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Comments Posted 08.19.09 | PERMALINK | PRINT

Alexandra Lange

Eye Roll for Ice Cream


There’s a piece in the NYT Dining section today about parents’ (no wait, per the headline, moms’) objections to ice cream trucks. Eye roll, please. This story is not news to me, since the Bococa Parents listserv to which I subscribe was consumed by this debate for several days early this summer. I am only surprised it took this long for it to make it into the Times, as most of their parenting trend stories are seemingly ripped straight from Bococa or the new-reduced Park Slope Parents emails. As usual, the reporter has covered her tracks, quoting liberally from Brooklyn parents while the photo shows an ice cream cart from elsewhere. The outrage is national.

The “controversy” is twofold, sugar and oil, calories and fumes and while I try to be careful with my son’s diet, I can’t get too excited about one idling truck when I live half a block from the BQE. In New York City. Mr. Softee seems like the least of our airborne pollutant troubles. Most of the Mr. Softee men of my acquaintance only stay at the playground as long as the line outside their window, so it is usually possible to distract your 2-year-old in the sprinklers. On Bococa Parents, as in the article, biodiesel fuels came up as a possible solution (let’s green Mr. Softee!). On Bococa Parents, however, there was also a learned debate about the percentage biodiesel various “green” companies like Fresh Direct are using. I couldn’t quite follow, but as with most sustainable initiatives, there seems to be a fair amount of corporate greenwashing.

As the story also points out, a single scoop cone is only 190 calories, not the difference between slimness and obesity, particularly for kids who are already OUTSIDE playing. I am sure the ice cream sold by the gourmet trucks mentioned has more calories, if fewer dread additives. Following the aggreived parents’ lead, the NYT story keeps upping the ante, from calories to corn syrup, from additives to cost (also greater for the gourmet options). The bottom line is parents are objecting to their loss of control as their children start to want to eat more than what’s put in front of them. What all the reasonable baby books tell us is, Don’t make food a battleground.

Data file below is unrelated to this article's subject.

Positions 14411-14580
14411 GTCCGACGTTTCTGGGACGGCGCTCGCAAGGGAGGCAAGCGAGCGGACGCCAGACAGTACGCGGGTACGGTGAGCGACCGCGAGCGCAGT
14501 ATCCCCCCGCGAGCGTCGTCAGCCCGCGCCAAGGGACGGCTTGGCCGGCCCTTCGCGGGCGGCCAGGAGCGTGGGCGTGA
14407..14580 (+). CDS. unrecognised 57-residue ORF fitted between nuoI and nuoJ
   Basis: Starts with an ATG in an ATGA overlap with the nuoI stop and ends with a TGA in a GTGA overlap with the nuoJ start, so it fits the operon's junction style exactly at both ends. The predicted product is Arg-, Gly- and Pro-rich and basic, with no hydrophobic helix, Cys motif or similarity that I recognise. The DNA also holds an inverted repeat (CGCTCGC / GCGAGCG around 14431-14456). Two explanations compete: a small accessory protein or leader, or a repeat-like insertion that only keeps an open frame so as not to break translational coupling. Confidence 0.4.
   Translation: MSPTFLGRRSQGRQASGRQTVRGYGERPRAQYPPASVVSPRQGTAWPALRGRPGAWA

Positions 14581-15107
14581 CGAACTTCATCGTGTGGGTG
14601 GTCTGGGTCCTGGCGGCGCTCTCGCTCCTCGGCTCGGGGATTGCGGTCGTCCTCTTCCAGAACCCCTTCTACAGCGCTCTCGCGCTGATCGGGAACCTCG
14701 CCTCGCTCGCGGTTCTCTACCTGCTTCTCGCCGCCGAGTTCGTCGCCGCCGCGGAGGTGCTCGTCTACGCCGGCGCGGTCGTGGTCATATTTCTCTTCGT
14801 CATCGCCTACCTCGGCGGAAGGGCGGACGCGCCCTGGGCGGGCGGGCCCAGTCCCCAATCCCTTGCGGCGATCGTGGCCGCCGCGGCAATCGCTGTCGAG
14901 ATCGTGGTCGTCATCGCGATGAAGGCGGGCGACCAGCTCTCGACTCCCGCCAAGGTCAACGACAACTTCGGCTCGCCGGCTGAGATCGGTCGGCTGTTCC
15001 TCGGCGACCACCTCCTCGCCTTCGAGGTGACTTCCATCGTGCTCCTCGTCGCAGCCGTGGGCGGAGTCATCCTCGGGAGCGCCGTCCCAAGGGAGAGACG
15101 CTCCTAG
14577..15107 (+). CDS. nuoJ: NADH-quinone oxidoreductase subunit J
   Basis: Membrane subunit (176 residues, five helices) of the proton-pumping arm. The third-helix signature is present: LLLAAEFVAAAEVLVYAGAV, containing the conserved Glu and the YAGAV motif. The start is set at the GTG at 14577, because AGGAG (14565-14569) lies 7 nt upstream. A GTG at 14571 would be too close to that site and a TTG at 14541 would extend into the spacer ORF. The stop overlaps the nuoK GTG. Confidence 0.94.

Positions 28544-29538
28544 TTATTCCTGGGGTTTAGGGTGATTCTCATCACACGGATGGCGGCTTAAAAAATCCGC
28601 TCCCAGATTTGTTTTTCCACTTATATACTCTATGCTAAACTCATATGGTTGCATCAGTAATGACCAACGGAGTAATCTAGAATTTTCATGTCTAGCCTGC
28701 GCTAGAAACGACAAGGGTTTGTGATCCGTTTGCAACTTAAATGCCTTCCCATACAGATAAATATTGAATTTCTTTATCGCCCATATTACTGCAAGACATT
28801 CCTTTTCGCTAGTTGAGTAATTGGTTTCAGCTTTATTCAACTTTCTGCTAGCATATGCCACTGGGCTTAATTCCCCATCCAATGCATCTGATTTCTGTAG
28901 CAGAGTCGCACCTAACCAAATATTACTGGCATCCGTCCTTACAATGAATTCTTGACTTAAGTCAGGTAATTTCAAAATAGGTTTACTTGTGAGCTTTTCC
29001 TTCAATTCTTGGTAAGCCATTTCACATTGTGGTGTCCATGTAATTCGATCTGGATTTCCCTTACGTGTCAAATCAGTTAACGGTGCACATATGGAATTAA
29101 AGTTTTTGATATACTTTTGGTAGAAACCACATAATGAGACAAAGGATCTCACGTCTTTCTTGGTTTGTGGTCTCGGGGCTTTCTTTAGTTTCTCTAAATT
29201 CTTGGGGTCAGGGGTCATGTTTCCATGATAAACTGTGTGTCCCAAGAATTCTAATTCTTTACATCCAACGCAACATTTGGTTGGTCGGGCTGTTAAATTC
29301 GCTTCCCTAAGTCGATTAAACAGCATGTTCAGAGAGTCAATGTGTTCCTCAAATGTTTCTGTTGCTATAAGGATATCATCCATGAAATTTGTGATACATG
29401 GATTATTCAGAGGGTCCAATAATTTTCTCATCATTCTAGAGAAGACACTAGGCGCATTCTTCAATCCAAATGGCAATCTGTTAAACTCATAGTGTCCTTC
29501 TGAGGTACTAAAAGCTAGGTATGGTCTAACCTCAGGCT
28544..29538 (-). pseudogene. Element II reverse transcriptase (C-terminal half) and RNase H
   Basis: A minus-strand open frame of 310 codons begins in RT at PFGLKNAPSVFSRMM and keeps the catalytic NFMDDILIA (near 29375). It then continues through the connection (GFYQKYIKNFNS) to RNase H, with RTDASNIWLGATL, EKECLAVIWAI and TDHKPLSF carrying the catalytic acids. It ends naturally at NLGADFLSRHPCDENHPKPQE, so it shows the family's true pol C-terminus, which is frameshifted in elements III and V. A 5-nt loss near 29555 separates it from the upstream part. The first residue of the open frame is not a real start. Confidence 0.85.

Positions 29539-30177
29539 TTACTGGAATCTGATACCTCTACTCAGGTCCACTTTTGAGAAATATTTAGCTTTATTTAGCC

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Alexandra Lange is an architecture and design critic, and author of Writing about Architecture: Mastering the Language of Buildings and Cities. (Princeton Architectural Press, 2012). Her work has appeared in The Architect's Newspaper, Architectural Record, Dwell, Metropolis, Print, New York Magazine and The New York Times.
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BOOKS BY Alexandra Lange

Writing About Architecture: Mastering the Language of Buildings and Cities
Princeton Architectural Press, 2012

Design Research
Chronicle Books, 2010

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